Driving around in the all-new Jeep Gladiator, I felt a little like a secret women’s bathroom at a Celine Dion concert. Everyone was shocked at its existence, everyone wanted to get inside, and they would clamber over whatever was in their way to do so.
Within 10 seconds of taking delivery of the trucklet—the brand’s first in nearly 30 years—a pair of construction workers on my corner pumped their fists and shouted “Fuck yeah!” as I passed. Minutes later, an eight-year-old boy waiting to cross the West Side Highway on his way to celebrate American militarism at the Intrepid Sea, Air, and Space Museum, dropped his parents’ hands, pointed, and started to cry tears of joy. That evening, a waitress at a restaurant by my house in the country leapt over the bar to run out when she saw me pulling into the parking lot, screaming, loudly enough to terrify a pair of senior citizens smoking by the door, “Jeep pickup! Jeep pickup!” That weekend, one of my closest friends, who does not give a single whit about cars, ditched his family during their spring break so he could drive out to the Hamptons with me in the Gladiator. During the visit to that grotesque locale, a heinous surfer bro asked, with feigned disinterest, “When can I get the one I ordered?” At the end of my loan, the 60-year-old Puerto Rican attendant in my building’s parking garage begged me for the title. “Sure,” I said, handing him the keys. “It’s not my car.”
As one of our nation’s premier automotive lifestyle journalists, my job is to drive the world’s most expensive and exclusive cars. And I can honestly say that no car I’ve driven has ever drawn as much attention as the Gladiator, and certainly none has drawn from such a broad cross-section of the population. A Ferrari or a Lamborghini appeals to a large swath of folks, but a certain subset assumes that if you’re driving one, you’re a rich douche, probably from Silicon Valley, and hell-bent on ruining the world. (And, chances are, you are.) Everyone loves the Jeep Gladiator.
Everyone, that is, except me.
First of all, I would also like to point out that almost no one who is currently infatuated with the Gladiator has driven one, while I have. I would also like to say that I’m not a truck hater. Though I’ve never actually owned anything with a bed, I have, in the past, been the proud owner of a 1984 Jeep Grand Wagoneer, a 1988 Jeep Grand Wagoneer, and a 1972 Chevrolet Suburban, and I currently prowl about upstate New York in a 1990 Range Rover. I respect the idea that trucks are, like all vehicles, at once functional transportation and a kind of costume that we put on and take off in order to communicate to the world—and ourselves—who we’d like to be or how we’d like to be viewed. And I believe that people should be able to wear whatever special fetish outfit their deviant psyche suggests they require.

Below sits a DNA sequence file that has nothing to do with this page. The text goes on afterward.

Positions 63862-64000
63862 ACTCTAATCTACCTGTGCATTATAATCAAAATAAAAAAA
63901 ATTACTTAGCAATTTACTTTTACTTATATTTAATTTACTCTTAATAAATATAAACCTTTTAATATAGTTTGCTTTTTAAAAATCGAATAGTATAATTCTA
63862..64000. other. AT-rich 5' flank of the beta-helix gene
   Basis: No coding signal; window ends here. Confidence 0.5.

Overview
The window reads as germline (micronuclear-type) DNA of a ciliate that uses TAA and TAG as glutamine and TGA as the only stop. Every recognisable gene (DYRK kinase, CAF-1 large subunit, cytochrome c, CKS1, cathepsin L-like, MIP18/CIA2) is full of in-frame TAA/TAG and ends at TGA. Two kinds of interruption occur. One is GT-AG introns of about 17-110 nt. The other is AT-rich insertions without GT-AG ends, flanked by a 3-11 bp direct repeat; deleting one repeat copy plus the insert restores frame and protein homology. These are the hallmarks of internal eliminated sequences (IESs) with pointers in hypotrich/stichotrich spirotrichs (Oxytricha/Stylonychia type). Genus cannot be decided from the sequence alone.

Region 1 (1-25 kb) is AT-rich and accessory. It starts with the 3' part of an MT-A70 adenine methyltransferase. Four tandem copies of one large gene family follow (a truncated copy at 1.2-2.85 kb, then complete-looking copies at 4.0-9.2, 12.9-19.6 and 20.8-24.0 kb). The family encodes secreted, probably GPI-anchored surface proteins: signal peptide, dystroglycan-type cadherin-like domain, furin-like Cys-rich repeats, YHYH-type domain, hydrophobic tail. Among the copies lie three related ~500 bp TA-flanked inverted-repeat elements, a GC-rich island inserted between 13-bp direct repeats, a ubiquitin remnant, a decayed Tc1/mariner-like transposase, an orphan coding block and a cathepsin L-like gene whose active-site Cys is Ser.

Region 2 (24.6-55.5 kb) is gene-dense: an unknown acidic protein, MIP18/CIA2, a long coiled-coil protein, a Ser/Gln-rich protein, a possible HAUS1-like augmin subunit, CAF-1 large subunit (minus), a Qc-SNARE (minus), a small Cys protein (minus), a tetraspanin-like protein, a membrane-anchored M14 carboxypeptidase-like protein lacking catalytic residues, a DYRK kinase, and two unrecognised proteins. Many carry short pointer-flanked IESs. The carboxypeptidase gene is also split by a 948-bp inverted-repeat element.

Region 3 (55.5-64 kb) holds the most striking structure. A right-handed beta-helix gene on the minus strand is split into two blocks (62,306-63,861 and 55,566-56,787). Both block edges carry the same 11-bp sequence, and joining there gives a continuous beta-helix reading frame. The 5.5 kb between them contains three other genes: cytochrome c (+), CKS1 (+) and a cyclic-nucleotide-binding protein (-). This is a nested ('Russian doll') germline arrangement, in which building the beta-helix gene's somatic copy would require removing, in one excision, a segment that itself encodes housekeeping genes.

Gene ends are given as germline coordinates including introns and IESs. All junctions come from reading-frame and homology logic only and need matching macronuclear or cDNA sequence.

Unfortunately, on an objective level, the Gladiator has all of the disadvantages of a Wrangler and none of the advantages of a real pickup.
While far more refined than Jeeps of the past, the Gladiator has the choppy, jouncy ride endemic to such a vehicle, a very high center of gravity, and the drag coefficient of a giant lunchbox. Combining this with its bulbous knobby tires, it fumbles over roadway crowns and divots like a toddler running a marathon in skis. Its interior, again while upgraded from the metal and rubber penury of old CJs, has a certain retro charm, if you find a wash of dash plastic painted in a simulacrum of the body’s color charming. The center-stack switchgear, despite Chrysler’s excellent UConnect infotainment system, does an excellent imitation of the organizational patterns of a sack of crickets. The truck has a menacing stance from dead on, but from many angles looks awkward and ill-proportioned, with a bed split-line and rear overhang that makes it appear as if it is a Jeep that is towing itself. The comfort of the front seat is somewhat dependent on the discomfort of the rear occupants. And the short bed lacks the capacity, or the clever stowage, that sister brand Ram has pioneered. Did I mention that the Gladiator I was in stickered at an extortionate $55,500?